Healing Grooves 

The deep Afrobeat of Baba Commandant and the Mandingo Band is coming from West Africa to the Get Tight Lounge next week.

click to enlarge On their first ever U.S. tour, Baba Commandant and the Mandingo Band  play the Get Tight Lounge on Wednesday, May 24th at 8 p.m. Expect deep af grooves and the West African Beefheart on vocals.

On their first ever U.S. tour, Baba Commandant and the Mandingo Band play the Get Tight Lounge on Wednesday, May 24th at 8 p.m. Expect deep af grooves and the West African Beefheart on vocals.

As Western popular music has deep African roots, modern African music is intertwined with its branching evolutions – the blues, jazz, hip-hop and rock. Electric guitars blend with traditional instruments over an intuitively danceable, hypnotically polyrhythmic beat.

Richmond audiences can dip into modern African music in the dance tent at the Folk Festival every year, but full immersion with a first-rate band like Baba Commandant and the Mandingo Band inside of an intimate local club is vanishingly rare.

“They’re just phenomenal live,” says tour manager and free-range ethnomusicologist Hisham Mayet, co-owner of the excellent Sublime Frequencies label. “Nobody sounds like them right now. This is deep Afrobeat, and American audiences haven't seen or heard it in this raw kind of rock presentation."

He notes that the group has played at prestigious venues such as the Kennedy Center and some big folk and world music festivals. But generally speaking, he booked this tour at rock clubs. "I want people to experience this band as the music, not as some shiny exotic object from West Africa that you watch crossed-legged and stroking your chin. I want people to get down.”

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Mayet’s “seething passion for music, travel photography and field recording” led to an unconventional career as film documentarian and founder of a legendary, alt-world music label. He first heard a demo of Baba Commandant’s music nine years ago on a trip to Burkina Faso, a landlocked shard of post-colonial Africa embraced by the Black and white branches of the Volta River between the Bight of Benin and Mali. While it looks like an afterthought on Western maps, it is larger than the United Kingdom and far more diverse, with over three dozen languages and as many ethnic groups. Baba Commandant reminded him of one of the iconoclastic icons of youthful record collectors of the '70s … Captain Beefheart.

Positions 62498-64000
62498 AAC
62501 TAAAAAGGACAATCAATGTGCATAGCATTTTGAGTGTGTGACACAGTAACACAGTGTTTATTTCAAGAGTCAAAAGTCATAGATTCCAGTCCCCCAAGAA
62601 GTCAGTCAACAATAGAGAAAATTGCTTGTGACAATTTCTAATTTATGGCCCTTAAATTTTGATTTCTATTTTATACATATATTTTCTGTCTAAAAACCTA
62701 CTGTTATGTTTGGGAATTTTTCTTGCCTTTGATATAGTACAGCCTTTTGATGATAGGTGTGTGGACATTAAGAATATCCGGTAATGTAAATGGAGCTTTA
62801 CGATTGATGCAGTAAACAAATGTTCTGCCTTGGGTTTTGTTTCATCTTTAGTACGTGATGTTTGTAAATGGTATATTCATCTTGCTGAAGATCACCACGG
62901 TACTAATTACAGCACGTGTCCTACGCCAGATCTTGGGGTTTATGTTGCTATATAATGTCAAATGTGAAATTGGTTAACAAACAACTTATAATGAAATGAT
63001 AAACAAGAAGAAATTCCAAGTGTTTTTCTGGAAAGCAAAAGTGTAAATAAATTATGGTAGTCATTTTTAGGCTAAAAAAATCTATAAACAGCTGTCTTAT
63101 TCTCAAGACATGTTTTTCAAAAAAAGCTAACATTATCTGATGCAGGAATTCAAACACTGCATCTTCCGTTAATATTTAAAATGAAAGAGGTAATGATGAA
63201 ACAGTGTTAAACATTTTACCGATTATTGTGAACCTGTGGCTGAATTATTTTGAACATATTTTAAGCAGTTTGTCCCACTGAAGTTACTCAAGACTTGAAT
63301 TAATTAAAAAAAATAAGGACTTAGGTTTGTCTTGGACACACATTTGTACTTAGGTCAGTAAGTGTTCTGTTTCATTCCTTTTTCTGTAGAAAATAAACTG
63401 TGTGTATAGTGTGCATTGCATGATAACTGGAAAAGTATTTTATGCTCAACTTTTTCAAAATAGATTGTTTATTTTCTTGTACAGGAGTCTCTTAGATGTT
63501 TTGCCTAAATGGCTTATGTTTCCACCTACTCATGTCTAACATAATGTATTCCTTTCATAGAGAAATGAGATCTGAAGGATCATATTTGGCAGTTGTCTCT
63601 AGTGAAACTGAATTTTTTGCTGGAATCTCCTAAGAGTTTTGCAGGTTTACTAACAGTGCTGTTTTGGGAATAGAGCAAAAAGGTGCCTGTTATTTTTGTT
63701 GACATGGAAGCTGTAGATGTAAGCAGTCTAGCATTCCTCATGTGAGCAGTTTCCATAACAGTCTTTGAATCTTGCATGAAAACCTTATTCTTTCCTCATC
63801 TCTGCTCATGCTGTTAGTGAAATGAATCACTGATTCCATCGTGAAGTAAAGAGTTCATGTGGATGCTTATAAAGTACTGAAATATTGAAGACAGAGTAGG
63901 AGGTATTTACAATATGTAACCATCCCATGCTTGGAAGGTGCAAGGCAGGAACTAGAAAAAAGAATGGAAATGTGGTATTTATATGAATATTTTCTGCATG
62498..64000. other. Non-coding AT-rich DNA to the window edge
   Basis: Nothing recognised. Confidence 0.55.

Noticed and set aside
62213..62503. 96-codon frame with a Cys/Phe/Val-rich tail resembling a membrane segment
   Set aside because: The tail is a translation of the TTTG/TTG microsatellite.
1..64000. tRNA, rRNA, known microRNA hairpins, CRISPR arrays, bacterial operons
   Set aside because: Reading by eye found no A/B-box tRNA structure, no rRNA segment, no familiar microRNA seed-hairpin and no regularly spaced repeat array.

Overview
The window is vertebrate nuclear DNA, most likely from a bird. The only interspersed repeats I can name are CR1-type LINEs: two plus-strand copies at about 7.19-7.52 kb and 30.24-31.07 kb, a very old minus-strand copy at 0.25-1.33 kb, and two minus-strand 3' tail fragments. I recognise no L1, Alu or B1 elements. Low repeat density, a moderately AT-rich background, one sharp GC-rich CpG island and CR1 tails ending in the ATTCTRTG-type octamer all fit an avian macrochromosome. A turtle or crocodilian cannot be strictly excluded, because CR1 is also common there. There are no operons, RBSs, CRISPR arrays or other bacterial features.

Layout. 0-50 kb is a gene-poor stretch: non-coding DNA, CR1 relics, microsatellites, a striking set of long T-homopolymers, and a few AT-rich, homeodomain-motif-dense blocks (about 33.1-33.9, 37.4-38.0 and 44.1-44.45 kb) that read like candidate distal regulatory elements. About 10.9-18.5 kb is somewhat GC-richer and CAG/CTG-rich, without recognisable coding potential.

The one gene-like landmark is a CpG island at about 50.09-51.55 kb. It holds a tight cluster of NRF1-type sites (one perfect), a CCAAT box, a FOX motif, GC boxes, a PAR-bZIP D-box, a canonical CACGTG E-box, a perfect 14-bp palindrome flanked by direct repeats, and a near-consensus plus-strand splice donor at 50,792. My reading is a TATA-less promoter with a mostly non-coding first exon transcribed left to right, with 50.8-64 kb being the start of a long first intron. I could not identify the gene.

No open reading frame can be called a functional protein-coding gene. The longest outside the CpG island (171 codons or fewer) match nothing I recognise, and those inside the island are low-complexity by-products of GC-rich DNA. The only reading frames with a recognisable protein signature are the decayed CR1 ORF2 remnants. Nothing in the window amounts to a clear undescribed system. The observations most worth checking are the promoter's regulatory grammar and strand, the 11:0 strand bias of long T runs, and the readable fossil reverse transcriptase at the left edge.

“To quote a phrase: ‘All of my favorite singers can’t sing,'" Mayet jokes. “He had this super-gruff, almost Beefheart, blues-like delivery that was coarse and old and wise. A prevailing trend in African music was autotune and this was the opposite. Not to mention the phenomenal band playing an updated take on an Afrobeat style that I was already very into. And that first album had this amazing horn section that would go into free jazz territory that really rang my bell.” Over the years, the group has released three albums on Sublime Frequencies and toured Europe. But this is their first time in the U.S.

“I stripped the band down to a quartet for the tour [Mamadou Sanou, a.k.a. Boba Commandant, on traditional West African ngoni, backed by a guitar/bass/drums power trio] and it seems even more powerful, concise, and tightly wound, with totally dynamic twists and turns. At the end of the day, it is just propulsive, killer rock music.”

The blend of languages – some French, but mostly lyrics from the band’s polyglot homeland, with a bit of English picked up on tour – are no barrier to enjoyment. “I treat vocals as another instrument. Baba Commandant will give a little blurb about what the song is about, but this is not a lecture. You dance, you sweat, you get into a groove.”

This is a traveling mission of sonic enlightenment. “I have been in underground music for 35 years,” Mayet explains. “When I was younger, I thought to be cool you had to be mysterious. Now I'm just trying to get out this band to as many ears as possible. Not to sound corny, but music is supposed to heal. It’s supposed to inspire. It is supposed to light you up. It’s bleak out there. These days we are all dancing around the void. This band is coming all the way from West Africa.

“It’s a medicine show, man, and we're dispensing medicine every night.”

Baba Commandant and the Mandingo Band play the Get Tight Lounge on Wednesday, May 24th at 8 p.m. Tickets are $24.25. Doors open at 7:30 p.m. and at 8 p.m. Area Woman will be spinning vinyl. At 9 p.m. the band Knifing Around plays and at 10 p.m., Baba Commandant goes on. Tickets are available here.



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